Lowell takes political blogs to the next level


    (I am promoting this because Paul has this exactly right. – promoted by Dan Sullivan)

    by Paul Goldman

    Somewhere at Langley, there is the audio of the now famous phone call between Senate candidate Barbara Favola and Blue Virginia’s own Lowell Feld (we all know he is a subversive, an “Enemy of the State” thing right out of the movie). Of course, if the CIA released it, who would vouch for its authenticity? Which brings me to the main takeaway from the Washington post blog post covering the latest back and forth in what Anita Kumar calls the “state’s nastiest primary race[s]”: Lowell has taken political blogs to the next level.

    His story has now become the story line of the senate race between Favola and Jaime Areizaga-Soto for what should be a Democratic Senate seat in Northern Virginia. The Post story – isn’t it amazing how quickly the mainstream media is moving out of the Dead Tree zone – discusses the “He Said She Said, She Said He Said Wrong” battle growing over “what they say are race-based remarks” attributed to Favola by Lowell.

    The Post story points out, as it should, that Lowell “supports Areizaga-Soto.” In response, Favola denies the allegations saying her opponent and “his supporters have hurled outrageous allegations at me…but this take the cake.”

    She calls it a “new low” in NOVA politics, saying it all rests on an “oral account” of her conversation with Lowell as reported by him on Blue Virginia.

    Courts consider credible and admissible as evidence accounts of conversations when seen as a possible admission against interests. This is surely the case here.

    Or as Jack McKoy would tell the Law and Order jury: What reason would Lowell have to lie?

    But politics is as much if not more about perception as reality: and so this situation is instructive on  three major fronts.

    First, it shows the inherent weakness in Favola’s candidacy, although this doesn’t mean she can’t win. The normative case would have her getting the benefit of the doubt, not condemnation of major local office-holders not backing her. She has to face this reality: whatever the buzz has been out there on her over the years, it makes these charges seem credible at the gut level. That might not be fair, but it is what it is.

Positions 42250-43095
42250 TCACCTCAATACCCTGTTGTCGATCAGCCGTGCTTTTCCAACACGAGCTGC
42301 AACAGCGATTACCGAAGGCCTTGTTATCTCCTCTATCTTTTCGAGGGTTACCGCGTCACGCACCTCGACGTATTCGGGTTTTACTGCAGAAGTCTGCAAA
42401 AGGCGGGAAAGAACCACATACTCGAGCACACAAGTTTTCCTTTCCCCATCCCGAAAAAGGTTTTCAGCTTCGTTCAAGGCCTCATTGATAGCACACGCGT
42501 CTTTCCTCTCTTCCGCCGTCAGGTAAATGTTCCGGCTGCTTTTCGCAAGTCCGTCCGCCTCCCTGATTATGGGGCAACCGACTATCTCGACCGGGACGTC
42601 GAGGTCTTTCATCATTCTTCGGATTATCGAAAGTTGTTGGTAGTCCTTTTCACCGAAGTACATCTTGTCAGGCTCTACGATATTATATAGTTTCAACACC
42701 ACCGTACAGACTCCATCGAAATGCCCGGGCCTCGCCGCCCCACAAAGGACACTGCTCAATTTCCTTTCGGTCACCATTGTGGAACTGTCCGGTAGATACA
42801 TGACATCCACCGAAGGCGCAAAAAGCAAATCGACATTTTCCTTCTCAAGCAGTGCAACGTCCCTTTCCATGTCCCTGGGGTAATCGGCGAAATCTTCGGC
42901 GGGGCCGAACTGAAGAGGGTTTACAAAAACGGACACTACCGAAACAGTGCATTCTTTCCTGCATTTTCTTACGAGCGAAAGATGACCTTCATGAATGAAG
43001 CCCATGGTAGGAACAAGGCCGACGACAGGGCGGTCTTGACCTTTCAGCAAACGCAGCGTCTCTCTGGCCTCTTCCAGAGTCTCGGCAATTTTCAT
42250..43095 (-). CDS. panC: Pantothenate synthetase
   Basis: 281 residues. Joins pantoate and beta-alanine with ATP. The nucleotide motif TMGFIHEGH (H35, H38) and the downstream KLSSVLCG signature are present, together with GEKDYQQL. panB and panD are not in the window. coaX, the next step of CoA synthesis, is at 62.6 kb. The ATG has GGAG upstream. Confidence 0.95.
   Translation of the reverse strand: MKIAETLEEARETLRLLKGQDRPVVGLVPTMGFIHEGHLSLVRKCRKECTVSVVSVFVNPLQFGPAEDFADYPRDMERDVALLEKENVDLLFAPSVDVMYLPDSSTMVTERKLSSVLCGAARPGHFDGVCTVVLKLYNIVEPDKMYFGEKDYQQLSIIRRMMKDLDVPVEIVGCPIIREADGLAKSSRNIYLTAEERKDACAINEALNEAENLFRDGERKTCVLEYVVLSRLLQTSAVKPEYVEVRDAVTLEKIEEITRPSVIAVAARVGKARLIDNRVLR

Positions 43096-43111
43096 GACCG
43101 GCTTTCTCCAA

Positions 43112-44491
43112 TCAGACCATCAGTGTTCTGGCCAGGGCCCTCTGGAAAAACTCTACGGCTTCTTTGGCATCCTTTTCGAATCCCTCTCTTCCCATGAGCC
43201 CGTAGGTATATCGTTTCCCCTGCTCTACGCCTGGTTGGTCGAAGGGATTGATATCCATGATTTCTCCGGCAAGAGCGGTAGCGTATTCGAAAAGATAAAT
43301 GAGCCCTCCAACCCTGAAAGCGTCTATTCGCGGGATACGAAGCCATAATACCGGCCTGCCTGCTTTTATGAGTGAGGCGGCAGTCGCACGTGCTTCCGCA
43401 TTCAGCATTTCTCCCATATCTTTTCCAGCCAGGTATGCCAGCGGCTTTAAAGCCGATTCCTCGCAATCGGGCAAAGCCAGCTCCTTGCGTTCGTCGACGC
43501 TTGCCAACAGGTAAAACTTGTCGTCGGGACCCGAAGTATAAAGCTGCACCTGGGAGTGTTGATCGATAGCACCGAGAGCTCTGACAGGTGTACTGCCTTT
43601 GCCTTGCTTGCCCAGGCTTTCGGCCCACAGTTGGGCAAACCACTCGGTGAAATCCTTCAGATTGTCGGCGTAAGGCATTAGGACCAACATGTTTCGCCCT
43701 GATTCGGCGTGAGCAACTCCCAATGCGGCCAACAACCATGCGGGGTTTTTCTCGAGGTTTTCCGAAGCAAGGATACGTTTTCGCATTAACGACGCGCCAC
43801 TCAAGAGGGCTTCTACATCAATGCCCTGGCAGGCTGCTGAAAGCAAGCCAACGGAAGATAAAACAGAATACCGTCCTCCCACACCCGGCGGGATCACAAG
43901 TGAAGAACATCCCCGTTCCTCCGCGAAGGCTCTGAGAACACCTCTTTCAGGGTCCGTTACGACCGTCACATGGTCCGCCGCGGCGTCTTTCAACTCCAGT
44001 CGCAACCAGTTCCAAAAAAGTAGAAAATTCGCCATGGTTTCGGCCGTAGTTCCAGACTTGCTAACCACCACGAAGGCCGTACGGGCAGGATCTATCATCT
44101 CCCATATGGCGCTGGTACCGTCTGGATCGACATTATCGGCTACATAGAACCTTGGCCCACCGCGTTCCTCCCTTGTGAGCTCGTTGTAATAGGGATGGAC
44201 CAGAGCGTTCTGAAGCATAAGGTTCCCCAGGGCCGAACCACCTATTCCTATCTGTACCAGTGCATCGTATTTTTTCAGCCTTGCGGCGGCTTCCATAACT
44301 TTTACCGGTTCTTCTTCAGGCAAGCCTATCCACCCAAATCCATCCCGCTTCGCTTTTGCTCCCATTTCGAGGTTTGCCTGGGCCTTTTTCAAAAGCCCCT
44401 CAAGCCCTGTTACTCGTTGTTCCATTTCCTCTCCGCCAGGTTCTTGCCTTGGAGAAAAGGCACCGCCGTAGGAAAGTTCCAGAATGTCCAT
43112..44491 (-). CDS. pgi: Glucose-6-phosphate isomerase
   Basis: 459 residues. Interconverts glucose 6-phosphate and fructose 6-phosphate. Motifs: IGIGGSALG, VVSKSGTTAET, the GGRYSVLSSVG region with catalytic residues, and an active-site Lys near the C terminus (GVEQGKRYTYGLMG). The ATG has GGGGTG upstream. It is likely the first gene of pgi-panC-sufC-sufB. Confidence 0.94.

Second, Blue Virginia and more specifically Lowell, have achieved a certain level of journalistic respect for honest reporting despite a clear progressive bias in policy orientation. Otherwise, whatever Lowell said would have been written-off as politically motivated, at least to the extent of denying his story traction regardless of it’s factual correctness. This story is basically Lowell’s credibility vs Favola’s credibility. It will be interesting to discern the judgment rendered by the voters if possible.  

    Which leads to the third takeaway: Lowell has taken political blogging to the next level, at least as regards NOVA politics. Blue Virginia has the power to influence the narrative of a political campaign although it may still need the help of the Post. There is a reason Lowell’s site leads in views. The outcome of the primary will determine the next round of ramifications

    But either way, this is the type of influence blog sites presumably want to have. However remember what the Chinese say: Don’t wish for something, you might just get it.  


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